Overcome reset domain crossing challenges when using UPF

By Paul Dempsey |  No Comments  |  Posted: August 18, 2021
Topics/Categories: Conferences, Blog - EDA, - Standards, Tool development, Verification  |  Tags: , , , , ,  | Organizations: ,

NXP Semiconductors and Siemens EDA have publicly released a technical paper that describes issues that require refinement in the use of the Unified Power Format (UPF) due to the potential introduction of metastability into the reset domain crossing space because of UPF instrumentation. The work was originally presented at DVCon 2021.

The research is based on experiences with a real-world SoC design. “We… show  how low power UPF strategies, like the insertion of isolation cells, can have a huge impact on the reset strategy, as the number of new resets increase dramatically,” write authors Inayat Ali of NXP and Abdul Moyeen, Manish Bhati, Manjunatha Srinivas of Siemens.

“These issues if undetected, may result in a higher verification turnaround time and unnecessary ECOs, resulting in costly respins.”

The paper proposes RDC-led refinements to a UPF methodology and checks that can be added where they are not available in current static verification tools.

The main problematic RDC scenarios concern, the authors say, isolation logic, level shifter logic, retention cell logic. Eleven scenarios are specifically identified, alongside the extra checks and the methodology (also shown in Figure 1).

Figure 1. Methodology for power-aware RDC (NXP Semiconductors/Siemens EDA/Accellera)

Figure 1. Methodology for power-aware RDC (NXP Semiconductors/Siemens EDA/Accellera – click to enlarge)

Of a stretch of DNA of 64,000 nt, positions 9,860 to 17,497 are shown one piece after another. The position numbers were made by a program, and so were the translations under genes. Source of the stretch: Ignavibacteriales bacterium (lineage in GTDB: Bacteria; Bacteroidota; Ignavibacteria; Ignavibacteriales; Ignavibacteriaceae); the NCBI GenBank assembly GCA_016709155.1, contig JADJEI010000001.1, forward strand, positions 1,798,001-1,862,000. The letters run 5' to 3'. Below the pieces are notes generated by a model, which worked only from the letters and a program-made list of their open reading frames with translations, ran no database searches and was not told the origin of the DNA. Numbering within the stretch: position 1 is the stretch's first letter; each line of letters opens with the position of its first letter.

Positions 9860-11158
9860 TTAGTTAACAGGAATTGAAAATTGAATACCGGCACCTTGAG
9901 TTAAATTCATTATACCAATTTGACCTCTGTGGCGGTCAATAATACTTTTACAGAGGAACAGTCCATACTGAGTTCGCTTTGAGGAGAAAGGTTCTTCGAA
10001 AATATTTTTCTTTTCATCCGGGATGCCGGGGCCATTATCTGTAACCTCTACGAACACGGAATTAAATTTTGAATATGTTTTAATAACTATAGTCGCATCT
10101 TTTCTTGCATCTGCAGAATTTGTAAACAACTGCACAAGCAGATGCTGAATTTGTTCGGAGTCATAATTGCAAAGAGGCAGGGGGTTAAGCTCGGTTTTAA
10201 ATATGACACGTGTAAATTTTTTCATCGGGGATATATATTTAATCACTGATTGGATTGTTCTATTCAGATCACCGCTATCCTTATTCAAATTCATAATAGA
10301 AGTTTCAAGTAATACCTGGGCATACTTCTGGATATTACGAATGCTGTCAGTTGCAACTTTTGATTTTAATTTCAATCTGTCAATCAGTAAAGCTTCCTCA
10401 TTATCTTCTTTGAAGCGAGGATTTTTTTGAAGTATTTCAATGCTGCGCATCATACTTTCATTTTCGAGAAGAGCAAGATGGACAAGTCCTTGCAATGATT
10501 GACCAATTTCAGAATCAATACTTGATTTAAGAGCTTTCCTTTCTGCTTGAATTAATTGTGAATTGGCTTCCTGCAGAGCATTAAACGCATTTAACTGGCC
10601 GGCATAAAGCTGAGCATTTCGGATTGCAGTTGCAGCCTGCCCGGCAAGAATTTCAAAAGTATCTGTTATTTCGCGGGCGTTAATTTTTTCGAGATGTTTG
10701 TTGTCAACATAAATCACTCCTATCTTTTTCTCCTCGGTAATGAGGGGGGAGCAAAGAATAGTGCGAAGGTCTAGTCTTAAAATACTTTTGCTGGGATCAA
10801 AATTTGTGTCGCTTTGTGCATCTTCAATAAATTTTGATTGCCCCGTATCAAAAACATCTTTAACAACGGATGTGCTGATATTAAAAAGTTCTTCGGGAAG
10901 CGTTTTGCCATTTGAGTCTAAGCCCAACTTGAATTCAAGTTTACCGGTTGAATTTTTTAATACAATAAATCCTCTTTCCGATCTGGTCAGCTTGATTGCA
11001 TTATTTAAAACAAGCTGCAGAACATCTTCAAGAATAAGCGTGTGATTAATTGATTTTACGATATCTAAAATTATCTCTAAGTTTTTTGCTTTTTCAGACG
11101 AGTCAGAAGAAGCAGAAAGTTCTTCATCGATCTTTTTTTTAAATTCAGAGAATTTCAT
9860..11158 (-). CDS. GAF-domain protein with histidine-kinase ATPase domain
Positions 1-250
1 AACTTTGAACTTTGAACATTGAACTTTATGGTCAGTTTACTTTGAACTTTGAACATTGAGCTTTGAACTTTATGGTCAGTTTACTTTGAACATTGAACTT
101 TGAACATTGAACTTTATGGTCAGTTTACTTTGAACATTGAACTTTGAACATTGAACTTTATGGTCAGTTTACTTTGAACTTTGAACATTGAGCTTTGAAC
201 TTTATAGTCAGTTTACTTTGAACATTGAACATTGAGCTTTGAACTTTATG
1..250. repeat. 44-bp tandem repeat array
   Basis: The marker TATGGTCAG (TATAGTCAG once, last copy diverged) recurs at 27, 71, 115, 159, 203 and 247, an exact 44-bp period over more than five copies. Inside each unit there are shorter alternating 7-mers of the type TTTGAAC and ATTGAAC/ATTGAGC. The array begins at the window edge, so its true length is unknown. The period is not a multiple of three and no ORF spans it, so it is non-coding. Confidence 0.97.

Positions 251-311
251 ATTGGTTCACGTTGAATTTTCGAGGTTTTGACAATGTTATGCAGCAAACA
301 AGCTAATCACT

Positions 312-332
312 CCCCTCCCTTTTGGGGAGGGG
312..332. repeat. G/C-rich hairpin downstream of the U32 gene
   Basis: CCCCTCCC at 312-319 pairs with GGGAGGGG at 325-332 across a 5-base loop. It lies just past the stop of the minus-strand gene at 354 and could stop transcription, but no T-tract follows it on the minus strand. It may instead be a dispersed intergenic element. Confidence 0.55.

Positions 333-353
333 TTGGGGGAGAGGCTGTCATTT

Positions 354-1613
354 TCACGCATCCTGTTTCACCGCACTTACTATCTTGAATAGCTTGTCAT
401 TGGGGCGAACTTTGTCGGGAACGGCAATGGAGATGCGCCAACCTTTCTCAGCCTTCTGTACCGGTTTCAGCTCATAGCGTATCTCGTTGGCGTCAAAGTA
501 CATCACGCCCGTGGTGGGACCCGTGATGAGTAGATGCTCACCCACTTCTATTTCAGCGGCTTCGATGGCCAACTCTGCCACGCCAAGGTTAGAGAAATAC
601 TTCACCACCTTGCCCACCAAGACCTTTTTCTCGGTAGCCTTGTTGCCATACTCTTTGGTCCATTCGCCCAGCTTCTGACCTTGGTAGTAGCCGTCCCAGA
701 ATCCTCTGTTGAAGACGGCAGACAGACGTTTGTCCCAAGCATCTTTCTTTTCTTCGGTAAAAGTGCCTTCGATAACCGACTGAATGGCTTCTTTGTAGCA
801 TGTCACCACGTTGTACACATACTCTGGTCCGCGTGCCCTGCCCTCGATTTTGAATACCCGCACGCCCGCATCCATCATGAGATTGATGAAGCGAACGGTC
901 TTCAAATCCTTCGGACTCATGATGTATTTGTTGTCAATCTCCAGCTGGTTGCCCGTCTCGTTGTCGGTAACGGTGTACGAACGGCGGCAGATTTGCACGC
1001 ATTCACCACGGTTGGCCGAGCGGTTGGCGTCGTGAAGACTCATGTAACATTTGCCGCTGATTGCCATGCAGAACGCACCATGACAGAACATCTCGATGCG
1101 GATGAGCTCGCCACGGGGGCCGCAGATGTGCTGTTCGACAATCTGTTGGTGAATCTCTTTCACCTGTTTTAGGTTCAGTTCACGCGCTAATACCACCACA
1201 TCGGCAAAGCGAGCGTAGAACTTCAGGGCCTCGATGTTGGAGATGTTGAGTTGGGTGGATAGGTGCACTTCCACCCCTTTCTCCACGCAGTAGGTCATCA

The refined UPF methodology has five new components:

  1. Adding power control logic may lead to higher number of resets. All the new resets must be resolved before doing RDC analysis.
  2. Adding power control logic may lead to higher number of clocks leading to higher reset domain crossings spanning different clock domains as well as reset de-assertion issues. All the new such clocks must be resolved before doing RDC analysis.
  3. Adding power control logic may disrupt existing Reset ordering. Review the newly created resets by examining the reset tree report and check if the newly created reset has in its fan-in a reset which is a part of an existing reset order.
  4. If possible, ensure that the control signals of the power control logic are from the Rx reset power domain.
  5. Incorrect clamp values of power control strategies can reset the fan-out logic incorrectly. Ensure correct clamp values are defined in the UPF.

Bringing Reset and Power Domains Together is available for download here.

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